Associate Professor of Veterinary Entomology at The University of Manitoba Kateryn Rochon said tick season is a bit delayed this year, due to cooler temperatures. She said peak season is in June and July with a cooling-off period over August, reminding us black-legged ticks return at the end of September into October and stay until the snow falls.
"The thing with ticks is that they can transmit some pathogens. The black legged ticks can transmit the bacteria that causes Lyme disease or another bacterium that causes granulocytic anaplasmosis, for example, and both two are present in Manitoba, so there is an added level of danger, if you will, but the goal is to try not to get a tick bite in the first place."
Rochon recognized while most insect bites can normally leave a red rash as a result of an allergic reaction to the insect saliva injected into the body, a red bullseye rash that is two inches or 5 cm wide and is growing or spreading, is a sign that a black-legged tick or nymph has bitten you and transmitted Lymes Disease. A bullseye rash is a common diagnostic trait of Lymes disease, but not everyone gets one. She went on to say not everyone bit by a nymph or deer tick will know they have been bitten, due to the small size of the insect, describing them as the same size as a poppy seed. If you suspect this is the case, Rochon suggested going to a doctor to have it confirmed and treated with antibiotics.
Her prevention recommendation, while effective, may not be popular.
"If you're walking around, maybe walking your dog or something, you want to wear closed shoes or boots even. It's not very popular, but long pants and then have your socks tucked over your pants, because ticks are going to get to ground level, and they're going to get on your shoes or your boots, and then they're going to start crawling up. So, if they get on your boot, then they get on your socks, and your socks are on top of your pants, they'll stay on your pants. If your socks are under your pants, like normal people, then the tick will continue walking on your socks, under your pants, and then get access to your skin right away."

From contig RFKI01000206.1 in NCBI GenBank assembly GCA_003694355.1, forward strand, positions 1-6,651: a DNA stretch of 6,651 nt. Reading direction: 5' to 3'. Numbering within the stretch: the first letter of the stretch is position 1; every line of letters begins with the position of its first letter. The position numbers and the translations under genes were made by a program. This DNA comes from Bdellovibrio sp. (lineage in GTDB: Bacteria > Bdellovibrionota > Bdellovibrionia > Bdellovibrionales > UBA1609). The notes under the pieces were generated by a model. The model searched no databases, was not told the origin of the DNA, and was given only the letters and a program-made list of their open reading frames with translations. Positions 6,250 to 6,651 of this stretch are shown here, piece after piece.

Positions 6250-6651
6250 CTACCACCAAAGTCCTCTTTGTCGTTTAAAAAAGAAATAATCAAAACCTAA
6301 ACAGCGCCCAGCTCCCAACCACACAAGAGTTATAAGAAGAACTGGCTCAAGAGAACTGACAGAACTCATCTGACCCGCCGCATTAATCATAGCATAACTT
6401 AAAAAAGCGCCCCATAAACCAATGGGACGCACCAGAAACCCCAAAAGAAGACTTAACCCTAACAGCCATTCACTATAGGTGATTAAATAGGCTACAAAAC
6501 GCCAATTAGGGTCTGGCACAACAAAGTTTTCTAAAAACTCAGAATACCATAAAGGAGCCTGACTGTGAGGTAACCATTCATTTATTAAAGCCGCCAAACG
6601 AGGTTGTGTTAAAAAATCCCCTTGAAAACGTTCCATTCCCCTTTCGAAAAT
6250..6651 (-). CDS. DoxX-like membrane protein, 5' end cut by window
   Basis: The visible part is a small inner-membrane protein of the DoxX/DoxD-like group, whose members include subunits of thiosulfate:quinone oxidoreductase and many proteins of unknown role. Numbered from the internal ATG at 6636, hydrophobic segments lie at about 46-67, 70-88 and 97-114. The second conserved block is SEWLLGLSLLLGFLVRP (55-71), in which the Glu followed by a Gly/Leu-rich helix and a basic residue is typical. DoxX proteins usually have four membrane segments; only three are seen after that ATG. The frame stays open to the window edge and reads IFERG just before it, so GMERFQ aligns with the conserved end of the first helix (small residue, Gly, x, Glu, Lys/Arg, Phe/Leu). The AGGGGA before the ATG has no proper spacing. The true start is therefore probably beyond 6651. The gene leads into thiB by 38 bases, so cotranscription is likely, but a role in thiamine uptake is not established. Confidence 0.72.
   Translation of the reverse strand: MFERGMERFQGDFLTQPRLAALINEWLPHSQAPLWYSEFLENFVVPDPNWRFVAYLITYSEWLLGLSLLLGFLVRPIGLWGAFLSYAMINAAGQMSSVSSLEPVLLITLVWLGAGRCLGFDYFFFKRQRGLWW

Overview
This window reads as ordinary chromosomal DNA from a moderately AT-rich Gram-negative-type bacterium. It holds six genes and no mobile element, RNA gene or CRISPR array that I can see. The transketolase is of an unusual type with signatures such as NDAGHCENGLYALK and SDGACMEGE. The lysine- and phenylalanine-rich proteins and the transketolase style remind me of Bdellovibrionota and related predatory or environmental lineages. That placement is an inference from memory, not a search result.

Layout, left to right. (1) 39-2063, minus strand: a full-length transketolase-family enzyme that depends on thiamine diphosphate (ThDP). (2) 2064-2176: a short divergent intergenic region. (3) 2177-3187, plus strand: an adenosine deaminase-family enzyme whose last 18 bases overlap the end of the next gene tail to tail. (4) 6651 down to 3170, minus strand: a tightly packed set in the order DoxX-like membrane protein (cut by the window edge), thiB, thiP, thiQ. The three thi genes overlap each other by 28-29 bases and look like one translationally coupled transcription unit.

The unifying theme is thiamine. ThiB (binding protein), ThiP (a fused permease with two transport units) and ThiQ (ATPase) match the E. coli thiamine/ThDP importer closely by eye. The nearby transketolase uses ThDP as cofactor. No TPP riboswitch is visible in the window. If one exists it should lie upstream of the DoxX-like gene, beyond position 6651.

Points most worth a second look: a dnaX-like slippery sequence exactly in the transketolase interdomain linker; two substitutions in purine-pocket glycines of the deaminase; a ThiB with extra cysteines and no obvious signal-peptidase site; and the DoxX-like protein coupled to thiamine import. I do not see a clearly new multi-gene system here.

Rochon shared insect repellents used for mosquitos such as Deet and Picaridin (Icaridin) are also effective at reducing the chance of a tick bite. Picaridin is a repellent that doesn't have the bad smell found in Deet products and is safer for children and animals. If you are not comfortable applying the repellent all over your body, she recommends focusing on the lower portion of the body, like feet, ankles and legs where the ticks begin their journey.
If you find yourself with a tick attached to your skin, remain calm, there is a technique she suggests to remove it.
"You can use your fingers, but it's a lot easier if you have fine-nosed tweezers and then take a good firm hold off the tick, but as close to this skin as possible. The idea here is to not press on the body too much. You want to just stay really close to the skin and pull straight up you slowly. Your skin is going to make a little tent and the tick will just pop out."
Rochon wanted to debunk a common myth.
"Sometimes people will say ticks come from oak trees, or they jump on you from trees. That's because, very often, people will find ticks around their hairline or on their head. Ticks do not jump, they do not have the musculature, they can't jump, but they are at ground level. So, when we find them all the way in your hairline, it's because they've climbed the whole way up. That's why if you're outside, it's a good habit to, once in a while, just look down, look at your pants, and try to see if anything is crawling on you."
Dogs can get Lymes disease. If you are travelling to a sunny destination with your dog, Rochon concluded, it's a good idea to have tick protection to prevent unwanted "souvenirs" from coming home in their fur.
Etick.ca is a helpful resource recommended by Rochon to answer questions, show pictures and submit pictures of ticks for identification.